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I plot before I write, but I usually rewrite the plot toward the end, because I’ve missed some poignant fact that screws up the entire story. More important, I rely on critique partners and beta readers to find my plot holes. They’re good and not afraid to completely challenge my story. I’ve had eye color wrong, dates wrong, and once I wrote a story about Delphi when I meant Delhi. In other words, I need help. A CP once told me my heroine would never whine in the dire situation I’d placed her in, and my hero wouldn’t be such a jerk to her. I rewrote the scenes, because she was right and the book is better now.

 

The next stop on the blog hop is Daphne and Golden Pen winner Susan Scott Shelley. http://www.susanscottshelley.com/#!blog/c1cod. She’s not only an amazing writer, but she’s insane enough to be my critique partner and has endured writing some novellas with me as well! Our first published work is “Tackled by the Girl Next Door,” published by The Wild Rose Press in October 2014.Tackled by the Girl Next Door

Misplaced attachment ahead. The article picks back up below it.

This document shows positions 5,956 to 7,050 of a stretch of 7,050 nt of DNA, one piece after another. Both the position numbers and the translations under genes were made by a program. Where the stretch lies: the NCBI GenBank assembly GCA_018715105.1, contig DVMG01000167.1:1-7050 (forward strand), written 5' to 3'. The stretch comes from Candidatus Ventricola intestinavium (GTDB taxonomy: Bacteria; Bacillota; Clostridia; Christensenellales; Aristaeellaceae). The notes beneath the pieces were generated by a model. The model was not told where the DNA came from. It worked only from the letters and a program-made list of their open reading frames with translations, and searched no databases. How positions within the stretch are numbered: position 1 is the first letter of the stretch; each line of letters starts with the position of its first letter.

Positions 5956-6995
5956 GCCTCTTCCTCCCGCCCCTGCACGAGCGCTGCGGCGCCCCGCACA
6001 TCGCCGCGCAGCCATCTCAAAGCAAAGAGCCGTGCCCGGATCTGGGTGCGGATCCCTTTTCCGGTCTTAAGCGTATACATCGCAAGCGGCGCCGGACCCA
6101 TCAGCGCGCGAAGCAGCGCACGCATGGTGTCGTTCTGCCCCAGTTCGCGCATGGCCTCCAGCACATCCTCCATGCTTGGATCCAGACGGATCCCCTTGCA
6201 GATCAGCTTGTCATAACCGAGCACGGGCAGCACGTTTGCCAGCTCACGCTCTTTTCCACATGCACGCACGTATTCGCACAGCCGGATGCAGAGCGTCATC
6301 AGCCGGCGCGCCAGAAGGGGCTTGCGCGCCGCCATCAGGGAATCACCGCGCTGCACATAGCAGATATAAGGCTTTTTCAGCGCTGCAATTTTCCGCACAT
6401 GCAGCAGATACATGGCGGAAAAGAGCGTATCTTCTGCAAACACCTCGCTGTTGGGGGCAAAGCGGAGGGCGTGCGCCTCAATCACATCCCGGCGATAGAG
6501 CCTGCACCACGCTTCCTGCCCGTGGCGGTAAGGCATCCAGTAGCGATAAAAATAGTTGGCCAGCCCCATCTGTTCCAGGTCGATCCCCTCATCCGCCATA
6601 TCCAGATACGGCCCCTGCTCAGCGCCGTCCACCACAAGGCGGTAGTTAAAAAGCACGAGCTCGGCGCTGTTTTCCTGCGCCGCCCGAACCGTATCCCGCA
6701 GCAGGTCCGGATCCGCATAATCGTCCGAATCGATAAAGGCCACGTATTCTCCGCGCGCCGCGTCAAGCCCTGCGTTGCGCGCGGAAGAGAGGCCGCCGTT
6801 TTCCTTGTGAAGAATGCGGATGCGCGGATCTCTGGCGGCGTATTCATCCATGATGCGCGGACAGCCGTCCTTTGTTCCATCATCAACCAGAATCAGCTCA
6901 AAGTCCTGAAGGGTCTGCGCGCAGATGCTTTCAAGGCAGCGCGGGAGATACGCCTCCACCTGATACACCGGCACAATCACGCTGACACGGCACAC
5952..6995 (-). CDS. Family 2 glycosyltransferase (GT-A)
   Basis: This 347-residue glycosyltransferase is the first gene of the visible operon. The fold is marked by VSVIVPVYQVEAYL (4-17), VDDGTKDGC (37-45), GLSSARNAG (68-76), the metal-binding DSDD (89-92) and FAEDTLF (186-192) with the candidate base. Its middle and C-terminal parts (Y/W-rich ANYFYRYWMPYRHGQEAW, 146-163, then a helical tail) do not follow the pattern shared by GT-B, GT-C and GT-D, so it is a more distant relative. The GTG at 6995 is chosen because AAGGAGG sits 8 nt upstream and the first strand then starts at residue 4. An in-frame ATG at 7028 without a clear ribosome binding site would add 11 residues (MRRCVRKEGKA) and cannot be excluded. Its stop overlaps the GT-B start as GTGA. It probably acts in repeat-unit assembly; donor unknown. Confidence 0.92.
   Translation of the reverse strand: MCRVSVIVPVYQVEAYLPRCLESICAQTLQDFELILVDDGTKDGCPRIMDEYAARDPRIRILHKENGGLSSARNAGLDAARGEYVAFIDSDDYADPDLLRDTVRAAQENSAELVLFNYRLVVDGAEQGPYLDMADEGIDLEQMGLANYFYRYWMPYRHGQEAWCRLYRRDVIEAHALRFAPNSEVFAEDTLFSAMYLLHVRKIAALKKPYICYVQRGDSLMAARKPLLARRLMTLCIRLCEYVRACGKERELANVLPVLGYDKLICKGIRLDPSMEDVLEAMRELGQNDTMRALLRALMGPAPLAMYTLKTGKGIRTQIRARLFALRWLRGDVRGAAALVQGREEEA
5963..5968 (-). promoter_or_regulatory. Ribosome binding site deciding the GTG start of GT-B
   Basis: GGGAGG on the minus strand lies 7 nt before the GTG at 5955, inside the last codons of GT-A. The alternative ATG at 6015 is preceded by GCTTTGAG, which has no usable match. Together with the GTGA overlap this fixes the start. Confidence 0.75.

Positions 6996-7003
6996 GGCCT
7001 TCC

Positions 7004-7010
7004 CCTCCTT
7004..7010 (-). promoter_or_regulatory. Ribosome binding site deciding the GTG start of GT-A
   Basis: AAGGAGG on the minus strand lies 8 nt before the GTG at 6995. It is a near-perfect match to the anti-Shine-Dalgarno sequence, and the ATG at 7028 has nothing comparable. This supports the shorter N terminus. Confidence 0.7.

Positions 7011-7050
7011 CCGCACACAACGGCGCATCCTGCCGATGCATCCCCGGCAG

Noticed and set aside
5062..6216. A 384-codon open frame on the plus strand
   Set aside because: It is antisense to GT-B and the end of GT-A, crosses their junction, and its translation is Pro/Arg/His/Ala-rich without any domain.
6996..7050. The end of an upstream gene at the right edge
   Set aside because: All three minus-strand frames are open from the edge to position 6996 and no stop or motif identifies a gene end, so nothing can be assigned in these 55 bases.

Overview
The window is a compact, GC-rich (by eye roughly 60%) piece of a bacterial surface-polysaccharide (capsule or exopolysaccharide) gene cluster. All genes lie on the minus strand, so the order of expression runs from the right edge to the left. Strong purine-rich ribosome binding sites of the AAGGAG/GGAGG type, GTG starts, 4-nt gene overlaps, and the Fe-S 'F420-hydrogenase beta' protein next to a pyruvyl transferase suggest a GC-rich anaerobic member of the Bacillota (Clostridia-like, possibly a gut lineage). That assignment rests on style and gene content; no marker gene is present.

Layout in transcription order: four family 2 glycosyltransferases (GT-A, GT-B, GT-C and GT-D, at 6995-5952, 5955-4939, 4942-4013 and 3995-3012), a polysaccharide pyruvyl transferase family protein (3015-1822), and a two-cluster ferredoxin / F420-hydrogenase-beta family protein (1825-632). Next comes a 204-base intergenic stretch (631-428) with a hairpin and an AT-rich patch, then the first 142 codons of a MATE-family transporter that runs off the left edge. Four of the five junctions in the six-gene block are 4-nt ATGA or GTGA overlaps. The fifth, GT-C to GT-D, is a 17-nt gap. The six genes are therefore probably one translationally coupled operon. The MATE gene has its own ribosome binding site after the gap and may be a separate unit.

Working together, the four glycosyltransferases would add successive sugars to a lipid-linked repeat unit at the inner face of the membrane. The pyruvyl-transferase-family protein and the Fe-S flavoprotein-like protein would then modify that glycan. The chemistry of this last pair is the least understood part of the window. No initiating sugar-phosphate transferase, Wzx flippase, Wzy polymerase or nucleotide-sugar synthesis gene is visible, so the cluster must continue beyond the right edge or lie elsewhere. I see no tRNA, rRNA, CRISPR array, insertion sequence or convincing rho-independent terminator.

Romance Weekly

‘Do you like to read romance novels? Wouldn’t you like to know more about your favorite authors? Well you came to the right place! Join the writers of Romance Weekly as we go behind the scenes of our books and tell all….. About our writing of course! Every week we’ll answer questions and after you’ve enjoyed the blog on this site we’ll direct you to another. So come back often for a thrilling ride! Tell your friends and feel free to ask us questions in the comment box.